Friday, November 14, 2014

Interesting Article on Non-Emotional Investing

CFA Institute Magazine printed an interview with C. Thomas Howard, director of Athena Investment Services.  He has an extreme style of investment, meant to eliminate all emotional biases.  Some of his ideas are definitely outside the mainstream.  He makes a good argument that the Prudent Man Rule, and even modern portfolio theory itself, are, in some ways, the institutionalization of emotion-driven investing, so that even our ethical and academic frameworks are damaging to optimal investing.

I think he makes some great points, and has some challenging ideas about how to invest wisely.

In the end, the problem comes down to the fact that optimal investing is hopelessly bound up with uncertainty on many levels.  We can never cleanly separate temporary and permanent changes, losses from mistaken tactics and losses from volatility, etc.  So, while the best long term investment needs to be unconcerned with volatility, there will always be the possibility, at the nadir of volatility that is likely to be mean-reverting, that it is actually only the beginning of the consequences of a very poor or very unlucky position.  That includes tactics as broad as having a diversified exposure to the global productive economy.  And, that problem is multiplied many times over when your portfolio is under the management of a 3rd party.

Even when a portfolio does well, it can be for reasons that are unclear.  For instance, the Athena Pure portfolio has gained an average annual return of 25% over 12 years. Howard attributes this to his non-emotional, behavioral finance approach.  But, it just so happens that part of his theory regarding this approach is that he prefers firms with high levels of debt and large dividends.  How much of his gains have come from behavioral finance insights, and how much has come from the happenstance that this profile might do very well in a context of falling interest rates?  (I haven't researched the fund's holdings.)

Here is the link (pdf).  An interesting article, with food for thought, and several good ideas, in any case.


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  2. Hhmmm, I've not heard of this approach before, or this manager.
    Dividends is a fairly standard position - the market often does seem to slightly downrate firms that start paying divi's - perhaps because they feel it's a signal that the firm has gone ex-growth. He sees it a s a sign that the firm has confidence in their ability to pay it going forward. They're both right I suppose - Buffett doesn't pay dividends because he feels he can invest that money at outsized returns ( and also for tax reasons I believe) but invests mostly in firms that do.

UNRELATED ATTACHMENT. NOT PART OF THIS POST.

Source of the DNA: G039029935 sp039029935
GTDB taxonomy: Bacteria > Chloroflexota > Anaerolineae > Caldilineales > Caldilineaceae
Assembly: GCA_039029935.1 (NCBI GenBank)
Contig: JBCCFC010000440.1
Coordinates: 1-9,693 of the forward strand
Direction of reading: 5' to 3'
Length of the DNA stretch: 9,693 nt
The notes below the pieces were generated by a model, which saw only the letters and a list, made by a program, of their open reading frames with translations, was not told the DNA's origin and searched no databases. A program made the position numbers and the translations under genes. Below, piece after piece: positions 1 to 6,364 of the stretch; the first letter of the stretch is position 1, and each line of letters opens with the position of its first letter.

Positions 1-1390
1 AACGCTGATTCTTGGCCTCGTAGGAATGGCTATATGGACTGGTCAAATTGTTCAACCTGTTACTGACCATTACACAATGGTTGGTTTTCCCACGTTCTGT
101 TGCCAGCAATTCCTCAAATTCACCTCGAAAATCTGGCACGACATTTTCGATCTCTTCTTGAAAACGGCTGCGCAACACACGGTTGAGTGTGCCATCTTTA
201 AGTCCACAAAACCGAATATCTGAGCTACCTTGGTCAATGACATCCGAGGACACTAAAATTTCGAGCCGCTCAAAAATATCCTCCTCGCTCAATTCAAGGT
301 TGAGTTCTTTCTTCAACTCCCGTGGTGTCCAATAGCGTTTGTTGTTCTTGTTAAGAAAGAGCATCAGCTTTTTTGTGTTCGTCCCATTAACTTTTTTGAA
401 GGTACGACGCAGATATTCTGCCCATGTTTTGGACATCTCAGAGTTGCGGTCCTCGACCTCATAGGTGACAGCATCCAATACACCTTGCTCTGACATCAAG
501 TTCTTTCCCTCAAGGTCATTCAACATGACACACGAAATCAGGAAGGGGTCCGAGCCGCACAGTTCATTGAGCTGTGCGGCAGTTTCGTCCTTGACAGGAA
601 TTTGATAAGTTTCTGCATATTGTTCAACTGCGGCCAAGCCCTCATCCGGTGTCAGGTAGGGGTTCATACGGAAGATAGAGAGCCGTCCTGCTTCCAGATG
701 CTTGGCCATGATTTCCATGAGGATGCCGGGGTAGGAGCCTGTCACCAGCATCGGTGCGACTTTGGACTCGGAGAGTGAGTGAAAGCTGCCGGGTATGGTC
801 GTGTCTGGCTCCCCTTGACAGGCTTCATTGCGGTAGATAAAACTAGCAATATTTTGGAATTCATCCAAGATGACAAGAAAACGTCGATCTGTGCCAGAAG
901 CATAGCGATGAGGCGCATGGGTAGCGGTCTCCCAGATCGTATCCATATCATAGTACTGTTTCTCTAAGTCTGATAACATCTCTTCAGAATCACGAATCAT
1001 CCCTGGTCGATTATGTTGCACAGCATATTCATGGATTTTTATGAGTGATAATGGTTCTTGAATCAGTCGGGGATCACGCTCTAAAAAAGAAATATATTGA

He also likes forward analyst earnings estimates that are growing ( I think that's what he says) - again fairly standard but then again you'd expect that sort of info to be fully in the price.
    And then he likes debt - that's kind of out there - his reasoning is that the lender will have full confidence in the firms' ability to pay - I guess there's something in that but I wonder if it's one of those fat tail things - where you'll occasionally take a big hit.
    He likes price:sales ratios as they are less easy to manipulate - revenues that is - again I think there's some truth in that although misstiming of revenues does happen (Tesco in the UK recently). And then he has a minimum revenue level that takes out the micro-caps.
    Overall it seems almost too simplistic or even naïve, but then again I sometimes think that these simple, heuristic approaches are often highly effective. I might try and register to see their holdings and see if they are firms that I also like by my criteria.

    1. Yeah. His criteria of having a dividend but very low stockholders equity would seem to select for firms that are highly leveraged, but not in distress. That probably means firms with mature and stable revenue and high fixed assets. The combination probably is a peculiar selection for cyclically defensive firms that are sensitive to interest rates, and leveraged to boot. I wonder if he will be able to keep up the performance in a new context.

  3. If the Athena style works, the market will figure out...a lot sooner than over 12 years...

    My guess is he has been lucky...flip a coin and it will come up heads four times in a row one eighth of the time.

    Also, many managers report returns on accounts under management...meaning that accounts that left are not in the mix.....

    I do like divvie stocks...